This would apply in the situation where all employees in a particular department are collectively responsible for above-average performance. The performance would be measured against laid down company standards, but the bonus would not be paid only for the occasional work done which exceeds company standards, but for consistent work exceeding company standards.
This means that line management and the shop foremen and even supervisors have to become much more closely involved with the monitoring of performance on the shop floor and careful records must be kept.
In a situation where the results achieved by a department depend entirely on the collective effort of all employees in the department, the amount of the bonus could be calculated on the basis of a percentage of profits achieved over and above what was budgeted for, or as a percentage of the total profits generated by the department and so on. Whatever the case, the method of calculation must be fair and equitable.
The production bonus.
The production bonus is based, not on performance measured against company standards, but rather on production measured against targets. Measurement is also based on quality of production.
In other words if the company has set a target for one particular employee or, for that matter, for a particular department to produce 100 widgets per hour, and the employee or department consistently produce 130 widgets per hour, then a production bonus would be justified.
Similarly, if the company rule is that a rejection rate of 5 percent is acceptable, but the department consistently achieves a rejection rate of only 1%, then a production bonus would be in order. It must be admitted that the additional production and the reduced rejection rate can only mean good management within the department, and it can only mean a genuine interest in the job by the employees, thus generating additional profits for the shareholders.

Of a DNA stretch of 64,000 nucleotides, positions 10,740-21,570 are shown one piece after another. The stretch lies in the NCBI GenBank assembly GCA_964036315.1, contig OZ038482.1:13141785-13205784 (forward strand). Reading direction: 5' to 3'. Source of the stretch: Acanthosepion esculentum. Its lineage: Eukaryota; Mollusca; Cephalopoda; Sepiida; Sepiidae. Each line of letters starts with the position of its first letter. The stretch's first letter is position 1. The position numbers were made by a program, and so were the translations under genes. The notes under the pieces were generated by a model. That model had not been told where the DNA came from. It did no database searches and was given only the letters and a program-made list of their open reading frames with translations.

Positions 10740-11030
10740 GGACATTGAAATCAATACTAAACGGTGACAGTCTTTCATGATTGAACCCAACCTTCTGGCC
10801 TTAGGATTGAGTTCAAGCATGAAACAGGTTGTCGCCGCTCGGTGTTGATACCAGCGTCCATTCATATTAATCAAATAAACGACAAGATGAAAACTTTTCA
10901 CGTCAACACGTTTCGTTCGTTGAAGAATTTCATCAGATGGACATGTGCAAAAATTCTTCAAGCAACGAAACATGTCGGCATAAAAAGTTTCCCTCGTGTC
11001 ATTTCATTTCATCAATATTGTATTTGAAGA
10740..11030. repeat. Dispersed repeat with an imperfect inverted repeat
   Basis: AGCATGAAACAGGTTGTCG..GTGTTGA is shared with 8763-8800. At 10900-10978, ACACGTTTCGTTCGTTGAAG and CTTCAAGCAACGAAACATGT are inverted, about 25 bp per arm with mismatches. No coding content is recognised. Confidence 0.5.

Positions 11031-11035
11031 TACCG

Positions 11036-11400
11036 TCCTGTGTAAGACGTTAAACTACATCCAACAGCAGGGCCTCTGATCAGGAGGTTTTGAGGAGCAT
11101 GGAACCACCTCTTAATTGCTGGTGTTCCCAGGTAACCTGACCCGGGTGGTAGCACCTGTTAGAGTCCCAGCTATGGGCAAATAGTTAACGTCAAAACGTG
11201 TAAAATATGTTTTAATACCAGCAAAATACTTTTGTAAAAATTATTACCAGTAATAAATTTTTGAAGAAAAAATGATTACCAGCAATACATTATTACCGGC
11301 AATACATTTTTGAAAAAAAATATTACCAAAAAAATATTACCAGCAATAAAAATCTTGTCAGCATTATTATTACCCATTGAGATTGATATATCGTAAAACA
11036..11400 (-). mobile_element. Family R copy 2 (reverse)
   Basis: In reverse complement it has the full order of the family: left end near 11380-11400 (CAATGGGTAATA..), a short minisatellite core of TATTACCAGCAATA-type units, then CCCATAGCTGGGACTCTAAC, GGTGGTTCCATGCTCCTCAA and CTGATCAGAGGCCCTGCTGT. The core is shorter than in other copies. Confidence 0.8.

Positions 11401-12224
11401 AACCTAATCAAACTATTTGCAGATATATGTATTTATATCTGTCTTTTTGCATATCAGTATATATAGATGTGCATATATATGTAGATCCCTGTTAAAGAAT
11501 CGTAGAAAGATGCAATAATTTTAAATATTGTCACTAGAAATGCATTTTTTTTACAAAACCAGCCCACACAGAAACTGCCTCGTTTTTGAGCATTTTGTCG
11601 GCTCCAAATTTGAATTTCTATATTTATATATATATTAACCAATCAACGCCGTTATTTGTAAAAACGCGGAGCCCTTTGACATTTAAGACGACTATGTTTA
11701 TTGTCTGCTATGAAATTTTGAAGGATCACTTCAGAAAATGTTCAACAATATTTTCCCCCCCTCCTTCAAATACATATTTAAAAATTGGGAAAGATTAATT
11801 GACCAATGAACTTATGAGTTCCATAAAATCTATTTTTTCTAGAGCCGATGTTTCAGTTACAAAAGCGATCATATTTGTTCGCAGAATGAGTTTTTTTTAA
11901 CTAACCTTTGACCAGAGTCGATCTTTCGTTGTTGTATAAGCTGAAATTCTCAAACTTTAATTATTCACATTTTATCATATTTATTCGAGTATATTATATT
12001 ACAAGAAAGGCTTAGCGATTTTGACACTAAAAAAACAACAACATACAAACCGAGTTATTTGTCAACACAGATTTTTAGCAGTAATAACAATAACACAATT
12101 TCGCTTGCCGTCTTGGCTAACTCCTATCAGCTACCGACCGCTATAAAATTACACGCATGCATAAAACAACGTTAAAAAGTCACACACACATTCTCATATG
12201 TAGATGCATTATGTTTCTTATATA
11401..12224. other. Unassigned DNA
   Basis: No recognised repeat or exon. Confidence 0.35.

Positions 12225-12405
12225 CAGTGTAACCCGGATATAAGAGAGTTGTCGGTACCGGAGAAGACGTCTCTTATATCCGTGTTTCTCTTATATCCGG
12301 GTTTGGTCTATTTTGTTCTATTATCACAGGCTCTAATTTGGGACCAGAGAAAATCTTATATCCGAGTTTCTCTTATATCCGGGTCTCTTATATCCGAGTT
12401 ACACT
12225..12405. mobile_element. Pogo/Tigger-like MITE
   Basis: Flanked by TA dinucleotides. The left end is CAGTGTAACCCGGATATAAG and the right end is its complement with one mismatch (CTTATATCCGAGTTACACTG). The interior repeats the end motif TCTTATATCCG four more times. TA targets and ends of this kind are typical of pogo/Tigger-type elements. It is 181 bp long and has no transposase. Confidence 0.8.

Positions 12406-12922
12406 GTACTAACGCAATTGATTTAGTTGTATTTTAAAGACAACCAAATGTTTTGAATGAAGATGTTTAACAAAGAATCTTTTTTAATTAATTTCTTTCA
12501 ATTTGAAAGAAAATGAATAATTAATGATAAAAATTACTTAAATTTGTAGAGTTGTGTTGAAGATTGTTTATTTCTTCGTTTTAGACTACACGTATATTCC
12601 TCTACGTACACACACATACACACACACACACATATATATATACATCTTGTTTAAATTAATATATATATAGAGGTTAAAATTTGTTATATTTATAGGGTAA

The payment of bonuses.
In the case of the employer who presently does not pay bonuses of any sort, it is entirely up to the employer to decide whether he wishes to pay bonuses or not.
However in the case of the employer who presently pays bonuses the situation is slightly different because those employees have now come to expect the payment of the bonus as a right or entitlement.
Therefore, those employers who now wish to change the status quo regarding payment of bonuses, either by paying less, or by paying at the different time of the year than what has been the case in the past, or by splitting what was an annual bonus into two separate payments, will have to consult with the employees, explain the problems, and try to get them to accept the new system.
Employers must remember that such changes do constitute a change to the employees terms and conditions of employment, and this cannot be done unilaterally - it must be negotiated with the employees.
The bottom line is that should the employees refuse to accept the change, but the employer has good, sound and reasonable commercial rationale for making the change, then he can go ahead and implement it after negotiations, even if all employees do not agree to it.
This is not to say that a few disgruntled employees will not proceed with a claim of unfair labour practice, but that is a problem that will not prove to be insurmountable. In summary, be fair, be equitable and advise your employees in good time if there is to be a problem with the payment of bonuses or if there is to be a departure from the established payment procedures.